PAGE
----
Is not properly vetting your appraisers worth the risk?

Background screening has become a hot topic in the appraisal industry lately.  Various appraisal-related organizations have formed committees to attempt to create a standardized process that meets the compliance needs of lenders but also makes the process easier and more cost-efficient for the individual appraisers. Appraisal-related conferences have sessions dedicated to the subject and more lenders are pushing background screening requirements to their appraisal management partners.

While I get a host of questions, a common one from appraisers is “Why now?”  Some AMCs have been performing background screening on their appraiser panels for a decade, but the sudden influx is mainly tied to heightened requirements for lenders’ oversight of third party vendors.  One of the areas that is a primary focus for the CFPB is a lender’s compliance management procedures.  The CFPB is shining its light on lenders’ relationships with their third parties.

As a result of this increased scrutiny, lenders are more risk averse than in the past.  Billions of dollars in judgments against some of the nations’ largest banks have resulted from lawsuits filed as a result of the increased focus on regulations and oversight.  The message that has been delivered is that this is just the beginning.


Putting all of the regulation aside, let’s use some good ol’ common sense.  Appraisal management companies have grown rapidly since the advent of the HVCC and one of the core reasons lenders utilize their services is due to an AMC’s ability to help the lender comply with appraisal independence requirements.  Most AMCs will tell you that an essential operational piece of their business is choosing the best appraiser for each assignment.  This is a combination of quality ratings, performance ratings and proper vetting to ensure the most qualified panel possible.  Background screening is part of the vetting to ensure the right appraiser is chosen for each assignment to avoid possible liability exposure and buy backs.  As an AMC, you could be putting your business and your lender at risk if you aren’t performing background screening.  There have been cases where the failure to properly vet the background of an appraiser has caused the loss of major business relationships and the eventual erosion of the AMC.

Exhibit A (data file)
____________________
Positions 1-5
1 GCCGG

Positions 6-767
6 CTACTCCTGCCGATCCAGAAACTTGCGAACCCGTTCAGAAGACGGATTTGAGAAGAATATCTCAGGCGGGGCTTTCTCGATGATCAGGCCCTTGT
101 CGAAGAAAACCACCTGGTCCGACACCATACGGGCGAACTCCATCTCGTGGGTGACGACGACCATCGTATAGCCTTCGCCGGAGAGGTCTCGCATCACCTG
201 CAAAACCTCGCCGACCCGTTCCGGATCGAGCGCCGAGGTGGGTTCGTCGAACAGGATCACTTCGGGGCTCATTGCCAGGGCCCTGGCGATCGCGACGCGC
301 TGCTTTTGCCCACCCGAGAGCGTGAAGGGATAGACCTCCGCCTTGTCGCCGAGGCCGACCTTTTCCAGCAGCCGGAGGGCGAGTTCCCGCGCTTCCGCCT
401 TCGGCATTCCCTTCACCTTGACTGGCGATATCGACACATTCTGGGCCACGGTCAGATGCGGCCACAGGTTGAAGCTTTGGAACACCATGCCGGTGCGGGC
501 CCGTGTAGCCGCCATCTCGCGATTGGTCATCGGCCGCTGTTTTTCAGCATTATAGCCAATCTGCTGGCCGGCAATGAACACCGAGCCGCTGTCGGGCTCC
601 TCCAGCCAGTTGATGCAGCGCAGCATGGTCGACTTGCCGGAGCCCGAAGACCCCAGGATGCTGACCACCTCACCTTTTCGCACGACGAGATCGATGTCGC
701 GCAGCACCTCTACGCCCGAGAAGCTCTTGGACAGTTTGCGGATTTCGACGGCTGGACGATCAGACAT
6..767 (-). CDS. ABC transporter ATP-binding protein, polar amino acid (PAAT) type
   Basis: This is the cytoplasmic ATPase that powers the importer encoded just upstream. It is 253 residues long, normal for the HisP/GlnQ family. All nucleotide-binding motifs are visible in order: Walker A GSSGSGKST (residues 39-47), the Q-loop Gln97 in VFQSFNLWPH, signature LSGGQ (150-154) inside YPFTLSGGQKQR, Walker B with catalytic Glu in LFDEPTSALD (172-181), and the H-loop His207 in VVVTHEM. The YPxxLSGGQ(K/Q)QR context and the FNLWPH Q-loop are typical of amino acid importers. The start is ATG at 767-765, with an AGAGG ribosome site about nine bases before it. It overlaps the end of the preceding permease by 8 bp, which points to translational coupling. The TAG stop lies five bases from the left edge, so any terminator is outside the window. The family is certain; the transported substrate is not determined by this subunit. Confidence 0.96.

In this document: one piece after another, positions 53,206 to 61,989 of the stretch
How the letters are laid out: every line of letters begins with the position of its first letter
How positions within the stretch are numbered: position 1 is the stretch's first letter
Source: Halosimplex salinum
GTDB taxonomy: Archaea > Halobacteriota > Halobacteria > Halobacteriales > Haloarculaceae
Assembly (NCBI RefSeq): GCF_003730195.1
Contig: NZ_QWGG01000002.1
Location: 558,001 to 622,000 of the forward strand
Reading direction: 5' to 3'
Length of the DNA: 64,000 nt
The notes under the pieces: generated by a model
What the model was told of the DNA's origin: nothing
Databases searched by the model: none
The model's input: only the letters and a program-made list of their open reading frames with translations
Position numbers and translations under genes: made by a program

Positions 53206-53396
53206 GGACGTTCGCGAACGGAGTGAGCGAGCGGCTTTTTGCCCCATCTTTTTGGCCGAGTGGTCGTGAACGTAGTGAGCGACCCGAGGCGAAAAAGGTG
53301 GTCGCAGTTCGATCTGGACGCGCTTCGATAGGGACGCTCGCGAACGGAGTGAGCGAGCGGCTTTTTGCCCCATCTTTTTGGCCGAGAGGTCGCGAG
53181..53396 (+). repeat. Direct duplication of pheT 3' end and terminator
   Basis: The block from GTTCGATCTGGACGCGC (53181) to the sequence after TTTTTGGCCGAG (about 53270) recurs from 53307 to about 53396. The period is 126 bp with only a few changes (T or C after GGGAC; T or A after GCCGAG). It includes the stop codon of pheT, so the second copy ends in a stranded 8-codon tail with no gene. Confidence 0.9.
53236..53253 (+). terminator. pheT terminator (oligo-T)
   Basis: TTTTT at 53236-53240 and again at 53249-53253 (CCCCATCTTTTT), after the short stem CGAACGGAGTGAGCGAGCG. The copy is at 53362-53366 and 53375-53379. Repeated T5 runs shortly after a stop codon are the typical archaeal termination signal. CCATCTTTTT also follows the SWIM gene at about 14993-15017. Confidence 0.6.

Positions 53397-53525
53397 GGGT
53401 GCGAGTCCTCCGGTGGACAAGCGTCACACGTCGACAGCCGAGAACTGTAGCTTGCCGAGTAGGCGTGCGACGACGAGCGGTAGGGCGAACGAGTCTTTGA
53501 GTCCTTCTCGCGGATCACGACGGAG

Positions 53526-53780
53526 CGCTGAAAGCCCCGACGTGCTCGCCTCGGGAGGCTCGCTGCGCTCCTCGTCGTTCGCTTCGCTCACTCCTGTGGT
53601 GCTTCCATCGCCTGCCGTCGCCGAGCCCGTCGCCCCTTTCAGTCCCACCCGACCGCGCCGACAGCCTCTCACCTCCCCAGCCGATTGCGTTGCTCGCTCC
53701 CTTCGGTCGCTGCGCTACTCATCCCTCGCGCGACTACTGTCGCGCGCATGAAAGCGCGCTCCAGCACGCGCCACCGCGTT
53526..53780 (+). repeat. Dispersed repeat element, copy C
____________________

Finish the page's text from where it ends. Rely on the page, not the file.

Performing a cost-benefit analysis is often the first step in determining the need for a background check for your appraisers.  In general over the past 10 years, various lawsuits have arisen due to improper background screening. According to statistics provided by Liability Consultants, Inc., the average settlement of a negligent hiring lawsuit is around $1 million..  And they report the highest award in a negligent hiring case was $26.5 million.  Research from states  “…in a sample study of 300,000 background checks conducted by a major screening firm, the company found: 5% of applicants had criminal records, 36% had motor vehicle violations, prior employment was unverifiable for 18% and education could not be verified for 11%.” These statistics aren’t industry-specific but provide some perspective on the potential risk.

With penalties in excess of $1 million, the potential cost of a negative judgment in a negligent hiring lawsuit dwarfs the fees for performing proper due diligence.  It’s important to  evaluate other risks that are intangible but could turn into tangible future risk and consider the negative impact an incident could have on your brand and the reputation of your AMC.  While significant monetary loss could result in a lost judgment, the reputational risk associated could also result in bankruptcy and/or eventual closure of a business.

No AMC can prevent or control every action made by their appraiser panel, but thorough due diligence, combined with background screening and monitoring can help minimize that risk.  Taking the time to conduct a thorough background screening can reduce the chances of lawsuits. It can also reduce an AMC’s liability should a bad situation occur through the actions of a panel appraiser.  The most intelligent risks are those where the potential downside is limited, but the potential upside is virtually unlimited.  Ask yourself if not performing thorough background screening is an intelligent risk. It only takes one…